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Five Surprising Trends In India's Population Growth In The Coming Decades

We're still growing and we're growing older.
Anindito Mukherjee / Reuters

The United Nations released the 2017 Revision to its World Population Prospects this week, and the data has some surprising insights about the way India's population is set to grow in the next few decades.

1. India will be number one in seven years

Within the next seven years, India will overtake China to become the world's most populous country. In just a year or two after that, once China's population has hit around 1441.5 million people, its population will start to decline for the first time ever.

India, meanwhile, will continue to grow until 2061 or so and only start to decline when its population has gone well past 1678.7 million people, when it will be the most populous country the world has ever seen.

2. Young, but not for long

By that point, we will be a significantly greyer country; India's median age will have crossed 40 by the time its population finally starts declining. The median age today is under 27 years.

3. The beginning of the end of the demographic dividend

By 2040 or so, India's demographic dividend will be conclusively over. Being a relatively young country, India has a low dependency ratio -- the ratio of children and the elderly to the working age population. Once fertility began to slow down, the dependency ratio began to fall from the 1970s and the share of the working population in the total population grew, becoming a huge potential strength for India. But as the population greys, India's dependency ratio will rise again, and that change becomes evident by 2040 or so. So if India wants to use its global competitive advantage in having a large working age population, it has around 20 years to do this.

4. Moms are younger, not older

Perhaps the most significant demographic change is the falling number of children every family in India is having -- the total fertility rate is already down to 2.3 children for every woman, and is expected to reach the replacement fertility rate (the number of children required to simply replace the existing population without it growing) of 2.1 by 2025.

Most people commonly believe that having fewer children and being better educated means that women are having their children later than ever, and hence the mean age at child-bearing should be falling in India. However what's actually happening is the opposite. The age at which a woman has her first child is indeed going up. But women are having fewer children not so much by having them later, but by still having them relatively early, and then stopping having them -- no more having your fifth and sixth child well into your 40s for Indian women. So, counter-intuitively, the mean age at childbirth -- the average age at which a woman has all of her children -- is actually falling in India.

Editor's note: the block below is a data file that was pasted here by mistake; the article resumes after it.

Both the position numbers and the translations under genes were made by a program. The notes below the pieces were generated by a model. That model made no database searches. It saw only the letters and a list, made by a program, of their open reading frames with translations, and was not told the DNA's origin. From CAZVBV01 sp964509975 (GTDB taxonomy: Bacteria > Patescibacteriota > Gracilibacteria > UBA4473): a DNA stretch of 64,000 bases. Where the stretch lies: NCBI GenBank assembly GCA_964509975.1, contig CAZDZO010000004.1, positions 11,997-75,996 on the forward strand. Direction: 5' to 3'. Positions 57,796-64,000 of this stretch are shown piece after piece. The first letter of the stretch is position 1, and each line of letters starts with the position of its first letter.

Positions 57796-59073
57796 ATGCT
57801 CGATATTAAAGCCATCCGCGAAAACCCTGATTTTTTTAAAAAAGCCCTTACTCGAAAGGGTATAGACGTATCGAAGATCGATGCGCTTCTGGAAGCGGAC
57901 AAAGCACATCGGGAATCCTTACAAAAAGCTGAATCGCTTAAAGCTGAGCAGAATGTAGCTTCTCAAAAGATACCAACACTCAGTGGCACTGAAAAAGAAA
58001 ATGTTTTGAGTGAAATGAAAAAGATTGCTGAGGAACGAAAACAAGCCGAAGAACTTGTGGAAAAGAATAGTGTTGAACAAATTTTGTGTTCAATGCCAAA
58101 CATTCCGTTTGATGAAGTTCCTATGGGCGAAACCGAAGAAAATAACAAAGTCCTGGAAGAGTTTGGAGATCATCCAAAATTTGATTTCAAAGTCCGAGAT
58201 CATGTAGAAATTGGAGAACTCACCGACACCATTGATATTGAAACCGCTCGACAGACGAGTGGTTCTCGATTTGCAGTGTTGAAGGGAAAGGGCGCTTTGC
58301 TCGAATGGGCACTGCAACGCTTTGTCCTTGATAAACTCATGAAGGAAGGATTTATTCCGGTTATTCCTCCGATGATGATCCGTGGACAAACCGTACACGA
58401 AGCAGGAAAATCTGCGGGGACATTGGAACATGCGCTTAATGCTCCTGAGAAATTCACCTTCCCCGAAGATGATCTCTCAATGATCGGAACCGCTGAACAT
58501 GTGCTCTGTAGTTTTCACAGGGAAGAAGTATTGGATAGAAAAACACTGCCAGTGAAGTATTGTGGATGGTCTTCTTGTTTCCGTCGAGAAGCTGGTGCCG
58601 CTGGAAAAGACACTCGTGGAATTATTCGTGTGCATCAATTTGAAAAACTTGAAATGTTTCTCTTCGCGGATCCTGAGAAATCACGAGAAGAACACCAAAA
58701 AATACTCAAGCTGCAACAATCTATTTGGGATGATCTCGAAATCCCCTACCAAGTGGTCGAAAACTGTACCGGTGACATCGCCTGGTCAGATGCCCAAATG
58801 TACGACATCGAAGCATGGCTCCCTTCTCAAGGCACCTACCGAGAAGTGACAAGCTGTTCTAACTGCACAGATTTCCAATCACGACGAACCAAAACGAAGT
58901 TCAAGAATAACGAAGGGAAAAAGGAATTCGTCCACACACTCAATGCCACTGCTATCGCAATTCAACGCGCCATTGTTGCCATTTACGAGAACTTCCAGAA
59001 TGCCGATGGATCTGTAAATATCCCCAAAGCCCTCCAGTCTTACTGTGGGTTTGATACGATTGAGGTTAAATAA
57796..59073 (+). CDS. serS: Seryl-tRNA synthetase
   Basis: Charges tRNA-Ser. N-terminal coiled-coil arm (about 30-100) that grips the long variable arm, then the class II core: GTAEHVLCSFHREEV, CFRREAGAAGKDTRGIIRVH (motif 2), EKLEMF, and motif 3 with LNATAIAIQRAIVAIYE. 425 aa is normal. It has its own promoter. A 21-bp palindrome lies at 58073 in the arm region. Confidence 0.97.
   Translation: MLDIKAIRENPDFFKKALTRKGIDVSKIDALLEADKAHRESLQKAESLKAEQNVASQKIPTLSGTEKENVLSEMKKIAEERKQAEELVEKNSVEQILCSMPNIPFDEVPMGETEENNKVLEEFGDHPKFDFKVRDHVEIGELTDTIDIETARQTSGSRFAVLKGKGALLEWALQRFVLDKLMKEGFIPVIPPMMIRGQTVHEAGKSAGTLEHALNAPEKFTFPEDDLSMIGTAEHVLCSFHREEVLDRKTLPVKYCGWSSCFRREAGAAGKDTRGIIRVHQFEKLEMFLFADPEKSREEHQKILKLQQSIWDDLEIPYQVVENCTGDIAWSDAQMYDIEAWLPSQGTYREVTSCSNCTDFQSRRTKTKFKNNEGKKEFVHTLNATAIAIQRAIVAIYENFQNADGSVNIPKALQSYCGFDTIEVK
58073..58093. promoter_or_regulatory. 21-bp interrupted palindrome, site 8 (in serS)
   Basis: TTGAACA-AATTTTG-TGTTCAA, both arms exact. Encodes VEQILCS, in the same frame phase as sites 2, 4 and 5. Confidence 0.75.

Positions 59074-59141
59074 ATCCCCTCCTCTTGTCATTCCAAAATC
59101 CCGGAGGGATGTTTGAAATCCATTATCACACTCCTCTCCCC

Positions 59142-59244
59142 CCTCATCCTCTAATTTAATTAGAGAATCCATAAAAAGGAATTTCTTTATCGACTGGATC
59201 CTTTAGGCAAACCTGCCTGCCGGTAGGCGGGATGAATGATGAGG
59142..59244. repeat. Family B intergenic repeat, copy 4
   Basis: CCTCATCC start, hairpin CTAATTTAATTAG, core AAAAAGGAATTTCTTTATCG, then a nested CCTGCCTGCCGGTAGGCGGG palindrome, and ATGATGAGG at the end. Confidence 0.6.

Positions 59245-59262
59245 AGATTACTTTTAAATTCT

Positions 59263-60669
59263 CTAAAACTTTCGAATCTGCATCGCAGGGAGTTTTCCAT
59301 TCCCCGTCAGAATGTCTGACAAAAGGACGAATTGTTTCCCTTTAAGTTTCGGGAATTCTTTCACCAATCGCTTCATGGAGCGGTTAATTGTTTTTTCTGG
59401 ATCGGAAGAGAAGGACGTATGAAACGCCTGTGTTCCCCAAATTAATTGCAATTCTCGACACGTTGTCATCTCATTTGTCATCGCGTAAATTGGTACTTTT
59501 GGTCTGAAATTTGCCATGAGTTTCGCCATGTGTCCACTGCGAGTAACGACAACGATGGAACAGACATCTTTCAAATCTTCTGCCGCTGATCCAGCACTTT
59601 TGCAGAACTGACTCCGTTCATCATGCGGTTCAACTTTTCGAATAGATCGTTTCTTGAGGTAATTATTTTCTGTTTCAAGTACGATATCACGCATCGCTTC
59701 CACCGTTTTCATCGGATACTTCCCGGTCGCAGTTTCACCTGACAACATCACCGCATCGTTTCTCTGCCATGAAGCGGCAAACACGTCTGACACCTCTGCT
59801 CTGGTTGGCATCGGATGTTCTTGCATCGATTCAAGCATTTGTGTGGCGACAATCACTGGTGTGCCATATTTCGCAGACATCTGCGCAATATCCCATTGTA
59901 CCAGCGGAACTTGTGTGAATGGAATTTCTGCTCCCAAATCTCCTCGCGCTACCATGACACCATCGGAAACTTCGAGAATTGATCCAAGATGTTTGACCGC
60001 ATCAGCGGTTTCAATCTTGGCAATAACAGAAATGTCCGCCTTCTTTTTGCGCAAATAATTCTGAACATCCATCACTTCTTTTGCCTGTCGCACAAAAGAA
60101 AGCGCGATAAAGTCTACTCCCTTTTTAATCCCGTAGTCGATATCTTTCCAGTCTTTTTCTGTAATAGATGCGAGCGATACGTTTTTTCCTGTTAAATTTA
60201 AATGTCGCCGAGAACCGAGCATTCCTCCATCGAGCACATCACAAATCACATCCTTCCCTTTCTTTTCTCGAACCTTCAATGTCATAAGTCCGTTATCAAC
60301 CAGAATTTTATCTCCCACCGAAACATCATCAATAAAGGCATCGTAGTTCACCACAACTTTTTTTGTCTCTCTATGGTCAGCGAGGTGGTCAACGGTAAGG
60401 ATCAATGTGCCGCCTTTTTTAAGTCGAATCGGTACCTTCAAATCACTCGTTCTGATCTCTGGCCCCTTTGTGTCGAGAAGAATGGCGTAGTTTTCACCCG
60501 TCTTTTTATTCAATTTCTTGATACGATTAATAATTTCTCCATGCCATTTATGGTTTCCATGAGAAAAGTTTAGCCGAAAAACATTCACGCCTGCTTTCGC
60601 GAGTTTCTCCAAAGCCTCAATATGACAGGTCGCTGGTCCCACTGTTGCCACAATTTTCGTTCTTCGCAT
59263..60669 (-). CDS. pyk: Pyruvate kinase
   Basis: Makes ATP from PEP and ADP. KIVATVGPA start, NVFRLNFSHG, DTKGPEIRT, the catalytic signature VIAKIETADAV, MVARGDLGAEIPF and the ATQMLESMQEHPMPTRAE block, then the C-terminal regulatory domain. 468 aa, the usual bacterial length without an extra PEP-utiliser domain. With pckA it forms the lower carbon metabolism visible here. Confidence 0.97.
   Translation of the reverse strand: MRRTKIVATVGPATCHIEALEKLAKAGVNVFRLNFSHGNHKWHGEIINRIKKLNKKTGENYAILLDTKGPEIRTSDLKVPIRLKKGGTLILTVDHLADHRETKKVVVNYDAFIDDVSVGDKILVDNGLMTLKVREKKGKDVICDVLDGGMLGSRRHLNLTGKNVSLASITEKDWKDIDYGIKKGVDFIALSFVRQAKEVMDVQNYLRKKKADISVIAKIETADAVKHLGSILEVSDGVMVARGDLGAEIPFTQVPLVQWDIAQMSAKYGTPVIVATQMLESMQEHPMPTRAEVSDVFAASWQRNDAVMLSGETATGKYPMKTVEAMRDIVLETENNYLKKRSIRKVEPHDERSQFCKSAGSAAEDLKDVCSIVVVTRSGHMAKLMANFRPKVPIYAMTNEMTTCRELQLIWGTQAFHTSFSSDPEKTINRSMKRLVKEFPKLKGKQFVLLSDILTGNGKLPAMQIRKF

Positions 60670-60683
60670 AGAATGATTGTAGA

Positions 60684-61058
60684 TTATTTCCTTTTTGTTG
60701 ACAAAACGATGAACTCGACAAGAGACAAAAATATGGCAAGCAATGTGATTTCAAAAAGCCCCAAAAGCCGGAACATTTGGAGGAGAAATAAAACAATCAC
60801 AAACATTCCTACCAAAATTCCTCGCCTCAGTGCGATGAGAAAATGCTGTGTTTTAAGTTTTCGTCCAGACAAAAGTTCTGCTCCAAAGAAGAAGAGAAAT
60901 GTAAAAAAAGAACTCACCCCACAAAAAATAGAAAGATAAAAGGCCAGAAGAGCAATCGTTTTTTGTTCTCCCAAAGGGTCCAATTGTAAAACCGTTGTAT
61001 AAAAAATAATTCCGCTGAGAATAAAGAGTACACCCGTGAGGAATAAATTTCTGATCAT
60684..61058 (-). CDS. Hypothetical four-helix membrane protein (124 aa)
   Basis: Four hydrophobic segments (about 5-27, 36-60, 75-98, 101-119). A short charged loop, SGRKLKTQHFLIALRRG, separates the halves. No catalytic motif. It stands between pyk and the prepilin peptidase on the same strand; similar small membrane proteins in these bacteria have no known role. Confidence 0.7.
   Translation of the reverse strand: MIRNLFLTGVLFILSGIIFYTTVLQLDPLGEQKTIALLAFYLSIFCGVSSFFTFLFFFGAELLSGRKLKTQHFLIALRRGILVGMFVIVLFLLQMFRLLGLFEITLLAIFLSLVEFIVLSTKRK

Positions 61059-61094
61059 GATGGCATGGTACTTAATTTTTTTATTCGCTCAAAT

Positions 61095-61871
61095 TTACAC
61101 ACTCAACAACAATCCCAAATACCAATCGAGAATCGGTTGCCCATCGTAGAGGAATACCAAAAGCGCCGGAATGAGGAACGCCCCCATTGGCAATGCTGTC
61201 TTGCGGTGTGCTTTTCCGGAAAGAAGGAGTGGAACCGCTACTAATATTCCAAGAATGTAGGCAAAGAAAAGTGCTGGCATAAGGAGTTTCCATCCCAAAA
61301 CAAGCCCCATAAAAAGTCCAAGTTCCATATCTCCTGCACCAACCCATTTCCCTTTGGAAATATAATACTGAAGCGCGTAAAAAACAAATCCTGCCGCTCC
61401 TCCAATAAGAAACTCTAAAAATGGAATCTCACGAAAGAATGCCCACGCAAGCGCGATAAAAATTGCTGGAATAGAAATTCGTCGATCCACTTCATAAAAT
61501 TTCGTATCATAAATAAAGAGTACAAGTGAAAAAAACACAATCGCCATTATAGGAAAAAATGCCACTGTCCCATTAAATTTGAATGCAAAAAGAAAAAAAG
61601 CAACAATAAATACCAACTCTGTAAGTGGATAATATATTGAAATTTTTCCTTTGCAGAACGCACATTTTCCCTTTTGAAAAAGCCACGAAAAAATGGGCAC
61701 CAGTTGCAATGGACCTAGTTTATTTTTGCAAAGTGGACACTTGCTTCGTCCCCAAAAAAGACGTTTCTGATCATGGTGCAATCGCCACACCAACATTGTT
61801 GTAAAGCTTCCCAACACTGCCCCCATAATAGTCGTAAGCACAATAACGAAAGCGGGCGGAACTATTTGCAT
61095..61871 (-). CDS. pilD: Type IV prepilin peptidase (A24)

That finally changes around 2025, when women start to have children later, and the mean age at childbirth starts to rise.

5. The sex ratio will finally improve

Sometime around now, India's sex ratio is projected to finally start improving. After 2020, India's sex ratio at birth -- the number of male births for every female birth -- is projected to finally start declining. Just a handful of countries have a worse sex ratio at birth as of 2015-2020, such as China, Armenia and Azerbaijan.

Another important change that is taking place right now -- the inexplicably high number of baby girls dying before they reach the age of five is slowing down, and male and female child mortality is falling and is at similar rates now.

This article exists as part of the online archive for HuffPost India, which closed in 2020. Some features are no longer enabled. If you have questions or concerns about this article, please contact